due, and due for all purposes. It is true, there is a dissenting opinion of great vigor, written by Judge HOUGH, in which he shows, I think satisfactorily, that the opinion of the majority is a departure from the prior rulings of that court. But that ruling, made in 1878, has not been disturbed. So far, therefore, as this court is bound to follow in such a question the ruling of the supreme court, we must hold that these three notes became due, and due for all purposes. Independent of that decision, it is in accord with my own views of what the law is. It is elementary that where two instruments are executed at the same time, having reference to the same transaction, they are to be construed as though there was but one instrument. Now, here, according to the averments of this petition, this mortgage and this deed of trust were executed at the same time, and to secure these notes; they were parts and parcels of one transaction, and are to be construed as one instrument; and if thAre were but one instrument, and that containing a promise to pay money at three separate times, with a proviso that, upon a failure to pay the first sum at the time named, all should become due, I cannot see how, logically, we can escape the conclusion that the parties have made an absolute, unconditional stipulation, operative under all circumstances and for all purposes. I had occasion, when I was on the supreme bench of my own state, to consider this matter in two or three cases,. and that was the conclusion I then came to, and it is unchanged. I am aware that Judge HOUGH, in his dissenting opinion, suggests certain contingencies in which the application of this rule, where there are several negotiable promissory notes secured by mortgages or deeds of trust, might work out some embarrassments; but still I do not think that the possibility of such embarrassments can avoid the clear force of the language the parties have used. I do not see why they cannot make such a contract; and if they made it, and its language is clear, I do not see why the courts should not give force and effect to it. The demurrer will be overruled . .Judge TREAT wishes me to suggest that there are m this case no questions of indorsements, or the liabilities of indorsers, on various negotiable notes held by different parties in ignorance of the existence of the mortgage. Those are among the contingencies suggested l;y Judge HOUGH in that. dissenting This case arises directly between the payee and the maker, without any extrinsic or collateral questions involved, and it is plainly limited to what was the effect of the contract between the parties. There is one further matter that I omitted. The stipulation in one of those instruments was that the notes should immediately become due; in the other, that the notes should become due at the option of the holder. Now, there is a difference between the terms of those two stipulations; and, construing them together, counsel for the defendant insisted that the option should be exercised at the moment the first note became due, and that, this not being done, both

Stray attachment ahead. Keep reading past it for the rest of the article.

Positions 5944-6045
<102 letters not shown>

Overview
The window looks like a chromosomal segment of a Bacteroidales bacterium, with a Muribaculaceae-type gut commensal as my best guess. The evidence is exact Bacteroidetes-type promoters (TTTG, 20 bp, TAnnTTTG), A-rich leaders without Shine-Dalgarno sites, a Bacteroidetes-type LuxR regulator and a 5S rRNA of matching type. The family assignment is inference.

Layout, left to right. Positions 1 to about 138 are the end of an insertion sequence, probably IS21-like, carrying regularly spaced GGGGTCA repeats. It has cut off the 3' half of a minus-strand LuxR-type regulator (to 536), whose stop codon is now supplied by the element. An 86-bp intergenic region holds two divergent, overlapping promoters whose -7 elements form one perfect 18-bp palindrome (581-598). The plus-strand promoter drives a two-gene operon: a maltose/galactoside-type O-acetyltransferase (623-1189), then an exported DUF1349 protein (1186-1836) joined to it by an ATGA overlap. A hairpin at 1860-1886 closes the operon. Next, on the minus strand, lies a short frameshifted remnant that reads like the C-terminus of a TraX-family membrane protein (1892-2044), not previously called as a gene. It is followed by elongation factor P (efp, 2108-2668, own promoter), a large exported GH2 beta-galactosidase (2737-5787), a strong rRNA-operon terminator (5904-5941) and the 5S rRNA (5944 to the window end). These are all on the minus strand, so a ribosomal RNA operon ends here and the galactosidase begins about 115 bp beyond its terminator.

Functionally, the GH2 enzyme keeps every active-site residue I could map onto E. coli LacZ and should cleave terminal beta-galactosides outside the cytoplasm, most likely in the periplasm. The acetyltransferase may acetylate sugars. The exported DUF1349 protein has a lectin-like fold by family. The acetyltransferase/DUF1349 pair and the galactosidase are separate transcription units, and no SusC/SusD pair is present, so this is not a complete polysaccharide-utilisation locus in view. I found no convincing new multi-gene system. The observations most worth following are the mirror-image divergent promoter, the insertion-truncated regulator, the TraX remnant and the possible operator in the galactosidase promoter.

BORNE II. BOYr.E.